If there is one thing common in Bhutanese cuisine, it’s that Bhutanese love it spicy! chilies are not considered as seasoning but a vegetable, and so traditional Bhutanese dishes have a rich content of chili in them, which is the case with the national dish of Bhutan “Ema-Datshi”. Ema-Datshi is lavishly spiced with dried or fresh, green or red chili(ema) cooked in cheese(datshi) is a savory dish you must try while in Bhutan. The recipe has a lot of variations and is available with potato and cheese (Kewa Datsi), mashroom and cheese (Shamu Datsi).
Bhutanese food is influenced by Indian, Chinese and Tibetan culture. Red rice constitutes the main chunk of most of the meals. Its pale pink, soft and bigger than our white rice, which is generally served with curry, comprising meat(pork and chicken) or vegetables cooked with chili. A lot of Bhutanese people are vegetarian and there is a good variety of vegetarian food available although much of it is made using a liberal amount of chili and a smothering of cheese sauce.
On our way to Thimphu we stopped at D2K restaurant to satiate our hunger. For our first meal in Bhutan we decided to savor the Bhutanese taste and hence ordered some red rice, Ema-Datshi, and Shamu-Datshi with chicken curry and pork curry. If you love spicy food then you are going to love Ema-Datshi and of you love sweet then you should go for Shamu-Datshi. Most of the meat cooked in Bhutan comes from India and so the pork and chicken you taste might be a bit hard, so non -vegetarians may have to stick to chicken and will get bored after a couple of meals, while vegetarians can stick to restaurants which offer Indian cuisine. Although Bhutanese cuisine is zesty you can find it monotonous, as most of the visitors can not eat such a spicy and hot food so the chefs try to alter the flavor according to tourist, thus losing the essence of Bhutanese cuisine.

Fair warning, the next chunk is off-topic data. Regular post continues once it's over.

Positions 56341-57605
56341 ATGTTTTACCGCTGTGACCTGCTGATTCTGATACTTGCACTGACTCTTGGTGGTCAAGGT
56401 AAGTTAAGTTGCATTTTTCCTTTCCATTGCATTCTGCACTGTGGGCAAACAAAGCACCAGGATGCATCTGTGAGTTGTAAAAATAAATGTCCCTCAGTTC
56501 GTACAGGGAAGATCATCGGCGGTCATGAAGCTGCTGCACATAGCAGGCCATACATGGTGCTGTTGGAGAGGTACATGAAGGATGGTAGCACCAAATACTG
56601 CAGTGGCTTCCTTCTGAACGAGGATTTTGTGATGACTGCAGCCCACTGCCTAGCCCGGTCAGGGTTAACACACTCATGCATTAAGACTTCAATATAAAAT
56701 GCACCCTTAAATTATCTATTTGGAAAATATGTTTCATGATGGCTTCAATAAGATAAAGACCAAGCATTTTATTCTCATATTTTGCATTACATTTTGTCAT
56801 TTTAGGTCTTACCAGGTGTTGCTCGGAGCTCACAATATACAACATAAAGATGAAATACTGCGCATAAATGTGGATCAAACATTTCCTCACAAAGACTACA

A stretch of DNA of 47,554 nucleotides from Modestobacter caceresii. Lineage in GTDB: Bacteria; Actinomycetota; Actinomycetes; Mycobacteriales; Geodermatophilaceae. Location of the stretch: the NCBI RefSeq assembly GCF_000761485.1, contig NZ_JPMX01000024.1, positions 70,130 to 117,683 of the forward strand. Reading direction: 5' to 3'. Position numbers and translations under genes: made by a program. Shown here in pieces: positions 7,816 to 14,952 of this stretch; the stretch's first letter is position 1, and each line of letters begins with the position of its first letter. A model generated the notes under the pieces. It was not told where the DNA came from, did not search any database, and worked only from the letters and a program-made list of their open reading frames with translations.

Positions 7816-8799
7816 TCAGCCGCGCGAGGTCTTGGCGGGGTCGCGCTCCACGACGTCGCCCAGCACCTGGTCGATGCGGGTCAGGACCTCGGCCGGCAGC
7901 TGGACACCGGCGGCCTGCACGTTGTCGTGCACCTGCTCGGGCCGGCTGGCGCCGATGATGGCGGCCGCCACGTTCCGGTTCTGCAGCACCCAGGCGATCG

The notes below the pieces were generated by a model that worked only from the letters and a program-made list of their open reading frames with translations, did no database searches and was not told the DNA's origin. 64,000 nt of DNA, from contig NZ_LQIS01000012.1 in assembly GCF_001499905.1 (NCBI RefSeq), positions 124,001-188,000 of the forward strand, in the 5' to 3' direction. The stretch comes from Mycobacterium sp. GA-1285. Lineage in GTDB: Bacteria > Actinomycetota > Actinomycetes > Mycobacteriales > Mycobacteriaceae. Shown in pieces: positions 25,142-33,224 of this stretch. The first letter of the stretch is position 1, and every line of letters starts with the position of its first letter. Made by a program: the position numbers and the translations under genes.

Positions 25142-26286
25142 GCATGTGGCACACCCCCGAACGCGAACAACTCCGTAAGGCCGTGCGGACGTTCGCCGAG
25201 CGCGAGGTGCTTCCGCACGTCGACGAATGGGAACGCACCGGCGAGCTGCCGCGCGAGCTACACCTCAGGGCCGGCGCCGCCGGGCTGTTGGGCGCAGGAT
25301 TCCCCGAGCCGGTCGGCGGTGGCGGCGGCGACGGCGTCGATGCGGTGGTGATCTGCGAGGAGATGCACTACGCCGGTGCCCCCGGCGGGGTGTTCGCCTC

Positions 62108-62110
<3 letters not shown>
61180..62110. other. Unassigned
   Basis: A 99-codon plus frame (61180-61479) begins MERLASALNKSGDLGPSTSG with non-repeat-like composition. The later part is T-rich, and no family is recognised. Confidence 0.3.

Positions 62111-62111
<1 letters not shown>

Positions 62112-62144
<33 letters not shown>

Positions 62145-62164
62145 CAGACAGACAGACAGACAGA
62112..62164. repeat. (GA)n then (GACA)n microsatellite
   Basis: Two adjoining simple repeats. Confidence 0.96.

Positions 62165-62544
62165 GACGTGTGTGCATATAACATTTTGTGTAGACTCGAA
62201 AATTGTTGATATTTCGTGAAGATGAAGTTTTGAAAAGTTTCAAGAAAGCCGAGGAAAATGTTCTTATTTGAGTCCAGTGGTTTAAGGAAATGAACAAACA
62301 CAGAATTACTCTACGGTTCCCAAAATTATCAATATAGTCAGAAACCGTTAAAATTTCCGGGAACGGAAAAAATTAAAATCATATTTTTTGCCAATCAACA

Traditional Bhutanese Dishes to try
Ema Datshi – A vegetarian dish made of chili and cheese.
Phak Sha Laphu – Stewed pork recipe with radish.
Yak Skin – Fried and served as a snack.
No Sha Huentseu – Stewed beef dish with spinach.
Phak Sha Phin Tshoem – Pork with rice noodles.
Bja Sha Maroo – Chicken in garlic and butter sauce.
Momos – Chicken, pork, or cheese mouthwatering dumplings.
Dal Bhat – Simple rice and lentils.
Kewa Datse – Potatoes with cheese sauce.
Barthu – Fried noodles or noodle soup.
Ezays – Spicy dips containing chopped onions and chili with cheese or red chili paste.
Thueb – Porridge made from rice or flat noodles, topped with fried meat.
Jasha Maroo – A curry minced chicken dish. (as seen on the picture below)
Fing – Cellophane noodles that are popular with meat dishes.